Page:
I say this with some nervousness, because I don’t want to scare you. But I have learned that nothing is for certain, and all bets are off. I am glad you are holding your baby close. I would give anything to be able to hold mine tonight.

    • Abigail

      Thank you, thank you, for sharing your story. My heart goes out to you in your grief — and because of this mother wound, I feel a tiny sliver of it along with you, even though you are a stranger. I am in awe of your strength. I think it is so important for mothers who have experienced such loss to share their stories, to share this other dimension of motherhood. My love to you and all of your six beautiful babies.

  16. Elizabeth

    Absolutely beautiful writing. Thank you so much.

    When both my children were newborns, I found myself thinking almost hourly of orphanages filled with needy babies and toddlers and being almost overwhelmed with the pain of those thoughts (I had worked for a short while in the orphanages of Romania so I had lots of stark memories in my mind to fuel my postpartum imagination!). I was so aware of the neediness of my own babies and so aware of all the needs of those abandoned babies going unmet day after day.

    Julian is adorable. Thanks for including a photo.

    • Abigail

      Thank you for reading, and for sharing a bit of your own story. I can relate, even without having had experience working with orphans.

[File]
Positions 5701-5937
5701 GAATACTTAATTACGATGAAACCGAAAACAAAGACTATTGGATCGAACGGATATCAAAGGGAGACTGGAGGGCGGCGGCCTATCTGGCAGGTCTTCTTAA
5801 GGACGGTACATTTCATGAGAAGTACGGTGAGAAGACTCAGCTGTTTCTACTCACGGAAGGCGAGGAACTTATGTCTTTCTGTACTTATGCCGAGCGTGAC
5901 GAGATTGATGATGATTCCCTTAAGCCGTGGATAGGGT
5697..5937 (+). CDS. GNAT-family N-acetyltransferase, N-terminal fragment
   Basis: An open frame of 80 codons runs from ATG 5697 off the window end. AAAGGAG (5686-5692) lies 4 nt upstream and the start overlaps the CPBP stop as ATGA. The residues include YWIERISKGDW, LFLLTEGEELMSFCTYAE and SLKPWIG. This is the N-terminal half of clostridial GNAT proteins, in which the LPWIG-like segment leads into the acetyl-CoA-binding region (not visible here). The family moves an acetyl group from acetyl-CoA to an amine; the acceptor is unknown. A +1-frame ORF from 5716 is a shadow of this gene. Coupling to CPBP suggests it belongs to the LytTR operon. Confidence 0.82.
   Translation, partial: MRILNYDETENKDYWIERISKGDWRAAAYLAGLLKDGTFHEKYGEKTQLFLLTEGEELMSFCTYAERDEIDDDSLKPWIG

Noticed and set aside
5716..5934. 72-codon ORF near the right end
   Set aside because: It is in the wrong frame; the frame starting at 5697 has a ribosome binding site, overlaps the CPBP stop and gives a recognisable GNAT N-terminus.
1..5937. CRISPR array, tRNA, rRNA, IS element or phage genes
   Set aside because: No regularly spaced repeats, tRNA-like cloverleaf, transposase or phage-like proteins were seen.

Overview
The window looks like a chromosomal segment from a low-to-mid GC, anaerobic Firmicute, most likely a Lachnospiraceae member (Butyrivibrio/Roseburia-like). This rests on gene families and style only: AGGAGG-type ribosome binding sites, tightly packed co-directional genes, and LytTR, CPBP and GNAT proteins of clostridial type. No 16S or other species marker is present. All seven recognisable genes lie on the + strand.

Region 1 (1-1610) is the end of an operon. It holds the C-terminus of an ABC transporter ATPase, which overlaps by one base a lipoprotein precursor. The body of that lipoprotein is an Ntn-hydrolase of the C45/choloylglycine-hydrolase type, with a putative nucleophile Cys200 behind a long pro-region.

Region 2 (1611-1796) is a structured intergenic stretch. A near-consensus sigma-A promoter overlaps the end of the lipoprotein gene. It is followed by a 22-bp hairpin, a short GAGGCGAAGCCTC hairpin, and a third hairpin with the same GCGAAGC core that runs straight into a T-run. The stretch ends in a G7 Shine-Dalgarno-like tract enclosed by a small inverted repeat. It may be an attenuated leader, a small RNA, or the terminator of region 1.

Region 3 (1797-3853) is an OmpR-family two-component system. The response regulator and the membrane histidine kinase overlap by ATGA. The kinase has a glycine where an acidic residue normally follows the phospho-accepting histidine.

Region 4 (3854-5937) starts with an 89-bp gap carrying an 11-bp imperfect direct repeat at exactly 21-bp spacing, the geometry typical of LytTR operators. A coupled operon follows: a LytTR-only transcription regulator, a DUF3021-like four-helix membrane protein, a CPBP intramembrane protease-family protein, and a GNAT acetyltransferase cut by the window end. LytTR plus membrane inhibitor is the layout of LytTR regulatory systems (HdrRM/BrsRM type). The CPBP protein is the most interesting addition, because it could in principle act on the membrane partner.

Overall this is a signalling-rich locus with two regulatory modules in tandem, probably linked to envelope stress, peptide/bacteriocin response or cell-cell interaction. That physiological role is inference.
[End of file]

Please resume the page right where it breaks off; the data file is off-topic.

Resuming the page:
17. matthewhyde

    Beautiful post that made me ask more questions about Abraham’s story – did Sarah ever find out about the ‘sacrifice’? And why did Abraham bargin with God over the people of Sodom but not his own son? And I’m sure it’s possible to come up with answers (“Isaac wasn’t a child, he was a you g man!” “Abraham was playing chicken with God!”) but none of them are particularly comfortable when looked at from the perspective of a parent. Thanks for your honesty and insight.

    • Abigail

      Great question about Sarah — of course the text is silent about her in this story. I can imagine how she might have reacted…

  18. Katherine

    Yes. I know.

    My son was born last June. I had been a foster kid advocate before he was born and I was concerned that I would lose that part of me when I became a mother. Worried that I would be consumed only with my son and forget everything else. 5 days after he was born I was still in the hospital, cradling him in my arms and watching the news about the new civil war in Syria. I realize that there were probably mothers in Syria cradling their fresh newborns, huddled inside houses in the dark, and wondering if they and their babies would survive the week or even the day. They did not love their babies any less than I did. I saw in that moment that the world is more dangerous and more raw when one reaches motherhood and that it’s up to us mothers of the world to speak out for the oppressed – because that child could be our child.